Sunday, 15 April 2007

...Maketh The Man

I can't remember when I had my first meal of Phoenix Claws but I can certainly recall my first Yum Cha meal in Hong Kong.

On that occasion in a multi-floored restaurant, bemused by the loud vitality of the eatery and not being able to read or understand a word of Cantonese, I summoned up courage and pointed at the first wicker basket atop a passing trolley.

With a deft movement my card was marked both literally and figuratively. A steaming container of Duck's web (feet) was placed in front of me. No other part of the duck was attached to the feet - it was just the webs with no strings (should that be tendons?) attached.

While not the easiest of introductions to Yum Cha I record with pride that I did at least attempt to eat these items. Which brings me to Phoenix Claws - a euphemism for chickens' feet. Evidently, the only real trick to preparing these is that you trim off the toenails first!

I discovered early on that I rather enjoyed this delicacy but one has to choose the company in which to devour these glutinous morsels. A former colleague who once shared a table turned a decided shade of green when he saw me devouring the contents of the small bamboo basket and never again accepted my invitation to Yum Cha.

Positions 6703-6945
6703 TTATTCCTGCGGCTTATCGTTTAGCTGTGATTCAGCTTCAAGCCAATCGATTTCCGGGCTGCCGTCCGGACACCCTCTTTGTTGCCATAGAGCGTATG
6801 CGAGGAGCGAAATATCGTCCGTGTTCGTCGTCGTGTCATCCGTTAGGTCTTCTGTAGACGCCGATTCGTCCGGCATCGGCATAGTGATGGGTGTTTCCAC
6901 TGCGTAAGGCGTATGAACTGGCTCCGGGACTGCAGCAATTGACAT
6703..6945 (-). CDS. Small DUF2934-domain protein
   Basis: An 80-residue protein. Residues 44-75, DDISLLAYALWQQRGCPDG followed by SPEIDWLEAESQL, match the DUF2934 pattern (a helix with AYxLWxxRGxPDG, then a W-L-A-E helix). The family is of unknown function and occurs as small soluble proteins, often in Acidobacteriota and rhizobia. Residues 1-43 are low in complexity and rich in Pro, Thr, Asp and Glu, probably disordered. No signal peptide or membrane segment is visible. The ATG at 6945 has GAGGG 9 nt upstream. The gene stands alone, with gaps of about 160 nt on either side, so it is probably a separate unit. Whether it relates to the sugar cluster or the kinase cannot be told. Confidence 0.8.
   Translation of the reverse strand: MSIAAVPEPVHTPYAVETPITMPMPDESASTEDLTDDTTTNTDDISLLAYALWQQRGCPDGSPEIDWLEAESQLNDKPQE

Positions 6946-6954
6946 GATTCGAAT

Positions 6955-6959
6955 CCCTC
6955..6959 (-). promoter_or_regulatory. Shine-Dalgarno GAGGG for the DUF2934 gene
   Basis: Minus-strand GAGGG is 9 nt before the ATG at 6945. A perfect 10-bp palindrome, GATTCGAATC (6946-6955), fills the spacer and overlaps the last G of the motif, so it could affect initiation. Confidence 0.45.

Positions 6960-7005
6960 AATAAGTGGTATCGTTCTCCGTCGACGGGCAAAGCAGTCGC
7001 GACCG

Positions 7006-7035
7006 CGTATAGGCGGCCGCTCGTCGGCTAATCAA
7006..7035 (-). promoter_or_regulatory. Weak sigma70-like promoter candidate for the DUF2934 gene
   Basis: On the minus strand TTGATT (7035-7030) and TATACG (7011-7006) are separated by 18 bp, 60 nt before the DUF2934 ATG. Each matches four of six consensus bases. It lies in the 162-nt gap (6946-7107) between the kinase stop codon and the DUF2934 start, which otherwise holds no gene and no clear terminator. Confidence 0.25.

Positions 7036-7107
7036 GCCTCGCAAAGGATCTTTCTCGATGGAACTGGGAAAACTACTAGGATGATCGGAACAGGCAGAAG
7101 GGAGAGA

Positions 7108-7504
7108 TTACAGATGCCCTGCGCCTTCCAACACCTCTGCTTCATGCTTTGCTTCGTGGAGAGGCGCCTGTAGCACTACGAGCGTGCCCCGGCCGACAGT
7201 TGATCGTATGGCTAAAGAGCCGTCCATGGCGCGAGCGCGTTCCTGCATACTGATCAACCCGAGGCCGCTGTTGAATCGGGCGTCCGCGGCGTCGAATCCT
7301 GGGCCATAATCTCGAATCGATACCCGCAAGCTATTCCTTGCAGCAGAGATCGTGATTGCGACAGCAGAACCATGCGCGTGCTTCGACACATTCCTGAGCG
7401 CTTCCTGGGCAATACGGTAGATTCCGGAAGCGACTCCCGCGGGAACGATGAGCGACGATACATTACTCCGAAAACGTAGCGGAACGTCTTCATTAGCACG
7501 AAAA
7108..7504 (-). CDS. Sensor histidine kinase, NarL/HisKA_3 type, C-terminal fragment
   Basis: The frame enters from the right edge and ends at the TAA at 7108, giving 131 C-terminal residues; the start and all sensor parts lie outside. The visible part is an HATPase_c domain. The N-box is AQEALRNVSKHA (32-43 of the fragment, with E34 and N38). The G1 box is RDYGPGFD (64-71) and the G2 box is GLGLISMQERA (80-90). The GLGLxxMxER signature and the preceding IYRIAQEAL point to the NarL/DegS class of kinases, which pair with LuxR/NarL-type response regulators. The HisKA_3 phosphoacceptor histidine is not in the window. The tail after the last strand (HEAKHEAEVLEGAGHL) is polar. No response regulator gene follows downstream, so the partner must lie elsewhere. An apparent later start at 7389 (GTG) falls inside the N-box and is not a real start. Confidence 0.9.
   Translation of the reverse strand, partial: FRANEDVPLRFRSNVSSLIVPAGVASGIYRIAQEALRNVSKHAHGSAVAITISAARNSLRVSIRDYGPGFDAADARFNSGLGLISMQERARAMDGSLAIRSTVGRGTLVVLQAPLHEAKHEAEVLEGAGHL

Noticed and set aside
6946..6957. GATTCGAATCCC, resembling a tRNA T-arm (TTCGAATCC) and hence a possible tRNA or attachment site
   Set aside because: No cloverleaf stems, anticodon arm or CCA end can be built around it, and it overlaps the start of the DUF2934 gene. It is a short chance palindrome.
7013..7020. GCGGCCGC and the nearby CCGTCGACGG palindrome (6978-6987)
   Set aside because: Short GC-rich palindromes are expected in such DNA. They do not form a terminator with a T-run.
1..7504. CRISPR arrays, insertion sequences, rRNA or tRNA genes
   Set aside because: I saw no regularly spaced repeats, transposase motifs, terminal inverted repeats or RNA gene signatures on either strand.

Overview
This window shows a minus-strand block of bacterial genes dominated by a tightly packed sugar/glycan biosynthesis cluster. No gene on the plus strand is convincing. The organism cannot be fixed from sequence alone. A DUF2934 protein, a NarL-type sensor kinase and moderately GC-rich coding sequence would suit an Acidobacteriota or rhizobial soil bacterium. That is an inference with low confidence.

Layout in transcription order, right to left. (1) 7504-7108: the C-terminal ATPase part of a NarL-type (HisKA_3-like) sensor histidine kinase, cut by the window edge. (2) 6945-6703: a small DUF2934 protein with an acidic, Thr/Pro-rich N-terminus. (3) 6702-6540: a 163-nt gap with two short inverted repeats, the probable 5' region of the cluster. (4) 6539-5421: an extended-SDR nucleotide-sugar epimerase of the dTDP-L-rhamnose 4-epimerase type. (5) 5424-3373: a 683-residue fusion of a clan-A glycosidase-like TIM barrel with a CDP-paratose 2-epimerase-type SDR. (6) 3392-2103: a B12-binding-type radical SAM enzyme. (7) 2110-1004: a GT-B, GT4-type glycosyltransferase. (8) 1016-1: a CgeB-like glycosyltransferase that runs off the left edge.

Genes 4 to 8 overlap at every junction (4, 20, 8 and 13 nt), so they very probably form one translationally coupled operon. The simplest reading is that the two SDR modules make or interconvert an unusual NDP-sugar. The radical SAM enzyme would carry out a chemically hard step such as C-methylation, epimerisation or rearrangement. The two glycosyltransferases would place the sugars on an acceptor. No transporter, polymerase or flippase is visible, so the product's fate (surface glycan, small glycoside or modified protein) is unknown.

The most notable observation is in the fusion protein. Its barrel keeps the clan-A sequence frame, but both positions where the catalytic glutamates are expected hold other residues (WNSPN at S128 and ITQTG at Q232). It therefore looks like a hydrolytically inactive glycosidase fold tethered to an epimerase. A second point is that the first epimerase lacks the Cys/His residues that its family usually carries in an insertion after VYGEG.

Over the years I have learnt the staccato skill of spitting the left over bones with unnerving accuracy into my rice bowl. This is the Chinese way. My English mother would have been mortified by such a practice as she drummed into her children the elements of refined English table manners and the removal of bones was neither to be seen nor heard.

It is interesting how living in a different culture brings with it different customs and manners. I am sure that I unintentionally offend through my lack of knowledge in such fundamentals as chopstick etiquette . The reckless placement of these eating utensils is thought to bring bad luck to your fellow diners.

I can assure you that learning to expel a stream of chicken bones into a tiny receptacle can be equally distressing for those who witness it.

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